markers of intelligence; we’re all different and we all have our pros and cons. These
differences are what make us strong as a group: the different perspectives and wealth of
knowledge and experience furnished through group work outweighs anything one individual
could possibly offer (even if a so called expert!).
Dr. Ramesh Mehay, Programme Director (Bradford), 2010
Honey & Mumford (1986)
Honey and Mumford’s work was based on
original ideas by Kolb (1984). They postulated
that learners sit somewhere along the lines of 4
different axes AND that the all rounded
learner is one who can flexibly perform on all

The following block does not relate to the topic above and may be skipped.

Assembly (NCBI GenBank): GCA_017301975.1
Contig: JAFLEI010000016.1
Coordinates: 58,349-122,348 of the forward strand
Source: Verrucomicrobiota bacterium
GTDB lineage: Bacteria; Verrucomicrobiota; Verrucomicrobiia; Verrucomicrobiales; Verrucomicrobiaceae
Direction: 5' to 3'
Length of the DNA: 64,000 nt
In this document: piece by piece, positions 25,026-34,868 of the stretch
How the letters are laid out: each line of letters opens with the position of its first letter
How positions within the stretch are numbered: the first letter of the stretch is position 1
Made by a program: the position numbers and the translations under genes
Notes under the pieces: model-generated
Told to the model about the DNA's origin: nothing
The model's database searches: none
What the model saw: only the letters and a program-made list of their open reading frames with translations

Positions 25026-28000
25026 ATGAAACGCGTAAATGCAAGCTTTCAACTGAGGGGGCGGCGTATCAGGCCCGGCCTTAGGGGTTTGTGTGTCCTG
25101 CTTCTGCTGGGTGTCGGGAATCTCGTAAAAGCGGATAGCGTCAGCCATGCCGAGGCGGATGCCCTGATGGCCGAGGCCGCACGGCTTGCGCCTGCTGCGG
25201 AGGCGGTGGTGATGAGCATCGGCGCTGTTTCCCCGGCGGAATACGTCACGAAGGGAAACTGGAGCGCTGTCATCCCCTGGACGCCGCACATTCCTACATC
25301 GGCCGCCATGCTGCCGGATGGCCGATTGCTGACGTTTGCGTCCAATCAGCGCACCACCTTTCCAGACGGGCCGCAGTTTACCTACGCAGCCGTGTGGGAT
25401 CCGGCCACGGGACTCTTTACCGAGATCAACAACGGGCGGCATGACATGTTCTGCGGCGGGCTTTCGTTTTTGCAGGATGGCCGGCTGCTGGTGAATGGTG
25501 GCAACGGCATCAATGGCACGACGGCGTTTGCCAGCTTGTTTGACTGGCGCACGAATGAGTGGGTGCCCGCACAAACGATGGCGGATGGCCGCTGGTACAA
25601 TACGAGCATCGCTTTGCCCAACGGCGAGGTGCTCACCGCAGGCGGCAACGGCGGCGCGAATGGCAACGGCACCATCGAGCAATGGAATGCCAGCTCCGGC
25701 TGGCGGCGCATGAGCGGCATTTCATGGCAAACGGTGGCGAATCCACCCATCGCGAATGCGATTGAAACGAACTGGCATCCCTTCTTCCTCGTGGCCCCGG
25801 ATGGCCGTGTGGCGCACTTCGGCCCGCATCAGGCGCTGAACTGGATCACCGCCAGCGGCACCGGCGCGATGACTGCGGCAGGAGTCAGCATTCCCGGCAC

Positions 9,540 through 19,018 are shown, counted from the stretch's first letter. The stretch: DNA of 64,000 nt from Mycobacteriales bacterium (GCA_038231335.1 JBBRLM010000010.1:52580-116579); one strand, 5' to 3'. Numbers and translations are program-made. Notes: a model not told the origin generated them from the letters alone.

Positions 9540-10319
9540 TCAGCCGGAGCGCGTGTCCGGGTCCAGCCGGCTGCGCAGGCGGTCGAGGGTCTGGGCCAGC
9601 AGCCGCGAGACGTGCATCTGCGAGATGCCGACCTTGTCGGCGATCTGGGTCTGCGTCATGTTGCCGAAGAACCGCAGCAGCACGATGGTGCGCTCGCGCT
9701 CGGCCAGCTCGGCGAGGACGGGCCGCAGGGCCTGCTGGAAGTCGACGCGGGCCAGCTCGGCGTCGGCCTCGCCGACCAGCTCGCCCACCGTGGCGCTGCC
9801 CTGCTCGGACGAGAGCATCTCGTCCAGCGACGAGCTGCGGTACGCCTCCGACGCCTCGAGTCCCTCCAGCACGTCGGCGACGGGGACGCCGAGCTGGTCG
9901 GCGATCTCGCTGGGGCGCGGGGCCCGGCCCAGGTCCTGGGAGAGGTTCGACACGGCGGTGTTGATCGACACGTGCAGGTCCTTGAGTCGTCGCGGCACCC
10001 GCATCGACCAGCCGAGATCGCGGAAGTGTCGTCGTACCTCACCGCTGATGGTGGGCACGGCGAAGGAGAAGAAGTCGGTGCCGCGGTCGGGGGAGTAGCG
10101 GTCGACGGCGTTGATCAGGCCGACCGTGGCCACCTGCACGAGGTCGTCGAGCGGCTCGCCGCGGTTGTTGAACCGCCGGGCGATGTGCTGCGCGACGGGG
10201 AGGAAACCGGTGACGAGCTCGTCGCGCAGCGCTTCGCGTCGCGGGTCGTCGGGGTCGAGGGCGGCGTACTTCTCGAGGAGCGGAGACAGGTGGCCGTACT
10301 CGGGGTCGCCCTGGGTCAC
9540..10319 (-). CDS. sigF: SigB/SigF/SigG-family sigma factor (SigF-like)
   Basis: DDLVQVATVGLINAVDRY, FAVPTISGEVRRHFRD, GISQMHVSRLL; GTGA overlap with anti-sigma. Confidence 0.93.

four axes depending on the context of his/her
environment (= style flexibility). A lack of this
flexibility results in learners struggling.
There is a questionnaire to help determine where
you sit in relation to these four axes. It’s not
free and can be purchased from http://www.peterhoney.com. Here is a bit about the different
axes: maybe you can identify yourself without the questionnaire (a very crude way).
More about the
Involve themselves
fully & without
bias in new
Open minded &
Not sceptical,
enthusiastic about
anything new.
Days are filled with
When one activity
is dying down,
they’re on the lookout for another
How you might
recognise them
Famous sayings :
-’I’ll try anything
-’Sounds brilliant,
let’s give it a go’
Enjoy the here and
now and are
dominated by
Their days are
filled with activity
and are always on
the go. When one
activity is dying
down, there on the
lookout for another.
Dr. Ramesh Mehay, Programme Director (Bradford), 2010
Their downfall
Act first &
consider the